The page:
On the bright side, those who do engage in credit-card giving are likely to fork over more, since they won’t be limited by the amount of money in their pocket. And while this will be no consolation to charities such as the Salvation Army that depend heavily on coins, their loss might be other causes’ gain. Online giving has been rising steadily, and electronic transactions have made it easier for charities to collect a buck or two from customers in grocery-store checkout lines rather than outside in the parking lot.
But what about people who depend on spontaneous giving? A bureaucracy such as New York’s MTA might be able to work out a convenient electronic payment system for its authorized buskers. Informal street performers and panhandlers, though, will have a harder time. Square readers aren’t expensive—in fact, the company gives them away to those who sign up for an account—but for now they have to be attached to a mobile phone, which does cost money. It’s one thing for a juggler to pass his hat after a performance; passing around an iPhone would require another level of trust.
And while many homeless people have cellphones these days, holding them out to passersby for credit-card transactions might undermine their message of need. Denver and other cities have installed converted parking meters near panhandling hotspots, asking people to give to city-sponsored homelessness charities rather than directly to the needy. Backers of the meters say they benefit the homeless more than direct donations, because the money goes to job training and housing that individuals couldn’t otherwise afford. In theory, the same model could work for electronic donations.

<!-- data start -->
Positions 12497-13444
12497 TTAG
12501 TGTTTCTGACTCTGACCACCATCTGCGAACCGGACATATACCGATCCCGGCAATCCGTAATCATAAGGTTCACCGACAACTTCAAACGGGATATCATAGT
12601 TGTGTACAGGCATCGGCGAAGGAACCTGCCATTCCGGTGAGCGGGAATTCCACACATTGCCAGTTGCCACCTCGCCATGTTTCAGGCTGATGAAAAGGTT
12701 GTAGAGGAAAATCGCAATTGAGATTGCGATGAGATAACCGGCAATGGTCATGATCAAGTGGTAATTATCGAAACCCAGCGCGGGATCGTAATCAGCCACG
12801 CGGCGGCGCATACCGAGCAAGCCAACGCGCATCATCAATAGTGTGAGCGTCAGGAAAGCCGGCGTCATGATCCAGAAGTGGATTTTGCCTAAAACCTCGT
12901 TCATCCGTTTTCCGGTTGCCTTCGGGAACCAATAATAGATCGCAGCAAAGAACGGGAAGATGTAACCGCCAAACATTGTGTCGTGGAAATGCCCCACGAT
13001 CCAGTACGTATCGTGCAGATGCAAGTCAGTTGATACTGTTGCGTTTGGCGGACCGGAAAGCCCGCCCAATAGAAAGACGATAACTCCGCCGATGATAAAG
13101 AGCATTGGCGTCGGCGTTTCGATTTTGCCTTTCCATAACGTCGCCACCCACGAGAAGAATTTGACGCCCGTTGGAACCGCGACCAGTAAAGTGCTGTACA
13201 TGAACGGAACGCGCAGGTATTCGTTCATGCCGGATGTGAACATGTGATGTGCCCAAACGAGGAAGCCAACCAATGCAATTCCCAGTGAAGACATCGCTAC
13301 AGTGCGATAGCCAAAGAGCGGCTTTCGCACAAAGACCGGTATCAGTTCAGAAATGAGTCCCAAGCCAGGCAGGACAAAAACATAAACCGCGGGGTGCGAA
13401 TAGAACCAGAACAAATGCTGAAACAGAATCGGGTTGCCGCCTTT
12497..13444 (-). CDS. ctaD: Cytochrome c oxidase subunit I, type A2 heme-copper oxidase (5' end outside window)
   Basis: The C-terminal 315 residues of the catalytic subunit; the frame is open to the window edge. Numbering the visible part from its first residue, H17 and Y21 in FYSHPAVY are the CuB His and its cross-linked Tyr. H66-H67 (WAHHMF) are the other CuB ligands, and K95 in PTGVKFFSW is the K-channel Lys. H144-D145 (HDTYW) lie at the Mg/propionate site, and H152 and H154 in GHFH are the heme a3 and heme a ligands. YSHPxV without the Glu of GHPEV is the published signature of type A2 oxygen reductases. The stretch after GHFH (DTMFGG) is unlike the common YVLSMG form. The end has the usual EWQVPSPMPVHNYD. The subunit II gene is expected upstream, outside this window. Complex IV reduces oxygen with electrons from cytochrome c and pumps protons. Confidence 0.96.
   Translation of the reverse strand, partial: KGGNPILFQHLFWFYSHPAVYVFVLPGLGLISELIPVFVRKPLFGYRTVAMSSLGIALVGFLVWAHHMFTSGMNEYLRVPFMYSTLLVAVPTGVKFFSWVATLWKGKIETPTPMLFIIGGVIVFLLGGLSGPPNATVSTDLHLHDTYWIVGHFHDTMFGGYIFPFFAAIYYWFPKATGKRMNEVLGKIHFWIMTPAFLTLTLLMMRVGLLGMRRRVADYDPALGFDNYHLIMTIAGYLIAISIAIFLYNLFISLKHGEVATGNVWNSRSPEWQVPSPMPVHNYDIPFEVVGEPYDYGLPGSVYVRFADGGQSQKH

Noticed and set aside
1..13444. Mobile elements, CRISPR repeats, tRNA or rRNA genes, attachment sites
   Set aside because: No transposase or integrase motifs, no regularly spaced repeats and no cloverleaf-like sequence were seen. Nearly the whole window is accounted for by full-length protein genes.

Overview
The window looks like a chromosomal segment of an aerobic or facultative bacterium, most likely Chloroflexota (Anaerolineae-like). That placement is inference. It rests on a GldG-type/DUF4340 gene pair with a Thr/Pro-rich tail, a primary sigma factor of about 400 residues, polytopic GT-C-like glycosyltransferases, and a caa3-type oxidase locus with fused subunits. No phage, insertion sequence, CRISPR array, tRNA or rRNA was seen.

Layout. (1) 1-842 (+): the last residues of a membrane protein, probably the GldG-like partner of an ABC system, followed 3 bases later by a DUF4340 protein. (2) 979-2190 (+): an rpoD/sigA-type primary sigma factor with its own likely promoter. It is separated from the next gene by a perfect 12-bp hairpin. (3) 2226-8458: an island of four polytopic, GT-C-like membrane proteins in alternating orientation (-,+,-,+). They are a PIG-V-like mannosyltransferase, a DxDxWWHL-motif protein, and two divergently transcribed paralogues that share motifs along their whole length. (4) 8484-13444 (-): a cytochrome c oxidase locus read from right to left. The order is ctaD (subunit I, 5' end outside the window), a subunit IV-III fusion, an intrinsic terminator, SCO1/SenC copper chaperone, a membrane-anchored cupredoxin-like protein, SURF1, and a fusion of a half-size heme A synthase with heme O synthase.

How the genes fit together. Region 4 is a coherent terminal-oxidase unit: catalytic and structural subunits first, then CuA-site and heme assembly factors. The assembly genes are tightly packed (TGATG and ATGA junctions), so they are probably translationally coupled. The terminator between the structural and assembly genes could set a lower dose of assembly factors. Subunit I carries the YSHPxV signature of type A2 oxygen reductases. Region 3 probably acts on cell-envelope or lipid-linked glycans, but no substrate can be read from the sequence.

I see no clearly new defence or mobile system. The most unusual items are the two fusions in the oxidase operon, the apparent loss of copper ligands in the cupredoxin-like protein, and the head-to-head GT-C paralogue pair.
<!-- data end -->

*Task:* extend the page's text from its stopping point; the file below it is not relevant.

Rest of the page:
The problem is that it doesn’t seem to work very well. Denver’s meters brought in about $30,000 in coins in each of the first few years, but donations have slid since, and similar programs in other cities have petered out. That bears out the theory that people are less likely to give when they’re not face-to-face with a suffering individual. “There’s no heartstring attached to putting money in a meter,” says Neil Donovan, executive director of the National Coalition for the Homeless.
Cashlessness won’t necessarily leave the homeless out in the cold. People could still give them actual goods, or vouchers for free meals (an idea that was briefly popular in the early 1990s). Donovan notes that many homeless people already treat some donated items as if they’re currency, accumulating and trading them for things they need more. But for those most urgently in need, there may be no substitute for good old-fashioned money. Coats aren’t like coins—people don’t often walk around with extra winter clothing they’re desperate to get rid of.
I asked a panhandler outside my local grocery what he’d do if people no longer carried loose change. “That’s a good question,” he said, and pondered a moment. “I guess I’d have to ask them to go in and buy me a little food.” Not a bad idea, I agreed, and handed him some coins for his trouble.
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